Xuánzàng, pilgrim of the impossible

- through Sophie Solere

Published on

In 629, the monk Xuánzàng left China clandestinely to go to India. Seventeen years later, he returned triumphantly to his homeland to revive Buddhism there. Portrait of a traveler transported by faith.

At that time, the specters of war and famine still loomed over China. A new dynasty, that of the Tang, then embodied by the powerful Emperor Taizong (in power from 626 to 649), brought a new order to reign after several centuries of chaos. In this uncertain context, a young monk sends a request to the imperial court: he wants a pass to go west, to distant India, the land of origin of Buddhism, in order to check whether the holy scriptures have been well translated, and if by chance, texts still ignored in China would remain to be discovered there.

Born shortly after 600 CE in Henan, Xuánzàng (玄奘) took his Mahayana novice vows at the age of thirteen. Ordained as a monk at the age of twenty, already a renowned scholar, he traveled through the China, eager for the texts of Buddhism, often disappointed, so much the available translations seem to him deficient. It must be said that the Buddhist concepts, restored by the sinograms, then confuse the Chinese. Xuánzàng then becomes a master in Sanskrit in order to penetrate the meaning of the scriptures. Like other traveling monks before him, the most famous being Faxian (1), he convinced himself that he had to go to India, the land of origin of Buddhism, to revitalize the faith of his compatriots.

Crossing 110 countries

For lack of imperial agreement, he clandestinely left his homeland and began a seventeen-year journey. He will cross one hundred and ten countries, which testifies as much to the political fragmentation which reigned then as to the courage which carried him through these unknown immensities. Let's accompany his steps, which take him through the Gobi desert, where he nearly perishes from thirst, before entering Turkish then Persian lands, skirting the Himalayas from the north, Tashkent, Samarkand, the great cities of the Silk Roads , where he finds that the once flourishing Buddhism has disappeared. It slants towards the south, passes through Bactra (today, Balkh), then Bamiyan, towns located in present-day Afghanistan, then rich in monasteries… It crosses Pakistan and enters India in 634.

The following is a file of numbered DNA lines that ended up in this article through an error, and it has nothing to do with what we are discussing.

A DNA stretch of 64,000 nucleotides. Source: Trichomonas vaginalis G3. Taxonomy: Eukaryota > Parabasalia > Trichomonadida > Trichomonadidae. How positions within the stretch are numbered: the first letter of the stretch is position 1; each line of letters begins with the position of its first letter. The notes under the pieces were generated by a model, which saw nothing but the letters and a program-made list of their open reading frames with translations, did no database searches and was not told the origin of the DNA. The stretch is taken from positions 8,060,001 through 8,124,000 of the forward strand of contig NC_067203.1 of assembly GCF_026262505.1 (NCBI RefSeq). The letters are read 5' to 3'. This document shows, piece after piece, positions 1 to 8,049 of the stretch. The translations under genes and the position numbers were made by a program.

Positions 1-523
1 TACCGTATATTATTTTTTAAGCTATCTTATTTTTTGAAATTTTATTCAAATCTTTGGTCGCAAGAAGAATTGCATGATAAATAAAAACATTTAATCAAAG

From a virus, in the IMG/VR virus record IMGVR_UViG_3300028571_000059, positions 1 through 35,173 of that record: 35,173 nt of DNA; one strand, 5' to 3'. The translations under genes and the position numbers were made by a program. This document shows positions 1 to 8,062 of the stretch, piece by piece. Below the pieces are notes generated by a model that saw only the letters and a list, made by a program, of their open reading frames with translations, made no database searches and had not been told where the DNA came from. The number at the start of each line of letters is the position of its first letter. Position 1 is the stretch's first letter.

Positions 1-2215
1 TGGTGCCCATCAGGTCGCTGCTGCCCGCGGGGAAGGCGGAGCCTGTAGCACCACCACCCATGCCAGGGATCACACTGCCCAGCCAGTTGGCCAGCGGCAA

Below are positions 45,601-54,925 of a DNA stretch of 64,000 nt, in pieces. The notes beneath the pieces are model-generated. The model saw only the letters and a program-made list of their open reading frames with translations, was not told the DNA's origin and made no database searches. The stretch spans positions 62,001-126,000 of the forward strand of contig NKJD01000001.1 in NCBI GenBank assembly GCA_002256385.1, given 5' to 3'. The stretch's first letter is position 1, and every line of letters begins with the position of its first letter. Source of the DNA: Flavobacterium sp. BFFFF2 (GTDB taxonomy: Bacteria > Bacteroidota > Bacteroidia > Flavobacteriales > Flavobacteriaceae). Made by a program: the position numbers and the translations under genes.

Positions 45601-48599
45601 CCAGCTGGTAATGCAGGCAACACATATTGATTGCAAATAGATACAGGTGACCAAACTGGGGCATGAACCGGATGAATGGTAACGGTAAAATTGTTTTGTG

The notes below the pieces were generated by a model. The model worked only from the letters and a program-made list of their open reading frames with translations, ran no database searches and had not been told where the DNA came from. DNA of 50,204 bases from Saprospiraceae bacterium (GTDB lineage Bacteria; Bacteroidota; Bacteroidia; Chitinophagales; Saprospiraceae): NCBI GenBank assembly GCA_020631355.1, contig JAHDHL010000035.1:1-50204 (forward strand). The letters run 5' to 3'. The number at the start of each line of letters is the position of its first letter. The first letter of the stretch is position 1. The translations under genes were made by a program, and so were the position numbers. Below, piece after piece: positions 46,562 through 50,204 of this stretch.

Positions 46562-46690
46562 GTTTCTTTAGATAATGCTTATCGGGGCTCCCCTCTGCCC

Fascinated by the metaphysical school of Yogâcâra (Consciousness alone), he traveled for ten years during the immense sub-continent, frequently debating with the monks of the Theravadin school as well as with Brahmans and Jain scholars. He visited the places where the Buddha lived, spoke with the greatest kings of the time, studied in the most prestigious monasteries, such as Nâlandâ, then the largest Buddhist university in the world.

It will take a convoy and an elephant to bring back the 657 books he has collected in the opposite direction, cross the Indus River (which takes part of his work), the Hindu Kush and Pamir passes (where the elephant), the great oases to circumvent the Himalayas again from the north, Kashgar, Khotan, Dunhuang...

Like other traveling monks before him, Xuánzàng convinced himself that he had to go to India, the land of origin of Buddhism, to revitalize the faith of his compatriots.

His fame precedes him. As soon as he crossed the Chinese border, in 645, he headed for the capital Chang'an (now Xi'an), raising the cheers of the crowds. He was received by the emperor in person, preoccupied with gathering as much geopolitical information as possible on western countries. Tang Taizong is an inflexible politician, quick to suppress Buddhism and Taoism as soon as monks become too influential. Xuánzàng gives him his information, then cautiously declines a position as adviser to the conqueror. The emperor authorized him to retire and added the services of a large translation team.

That Xuánzàng survived the journey west impresses, and makes us forget his most meritorious task: managing a team that translated continuously, for several years, a scroll of scriptures from Sanskrit to Chinese every two days, including the Maha Prajnaramita sutra, a fundamental opus with 600 chapters! This literary treasure made it possible to save certain works when the original sankrits disappeared, during the advance of Islam towards India. He also left a detailed account of his journey, the Memoir on western lands, an incomparable source of historical information – he had memorized the distances precisely, to the rhythm of the prayers he chanted as he walked. The theoretical considerations that he acclimatized in China, on perception, consciousness or karma, influenced in a definitive way the reflections of Chinese thinkers. Xuánzàng died in 664, leaving his disciples with the feeling of having rubbed shoulders with a bodhisattva.

photo of author

Sophie Solere

Sophie Solère is an economic and social journalist who has been interested for years in the environment and interdependence. She works for Buddhist News, a media platform dedicated to Buddhist spirituality and wisdom. By practicing yoga and meditative dance, Sophie discovered the power of spiritual journeys, which offer so many paths to (re)find yourself. She is dedicated to sharing inspiring stories and valuable advice on spiritual practice and the environment with Buddhist News readers.

Leave comments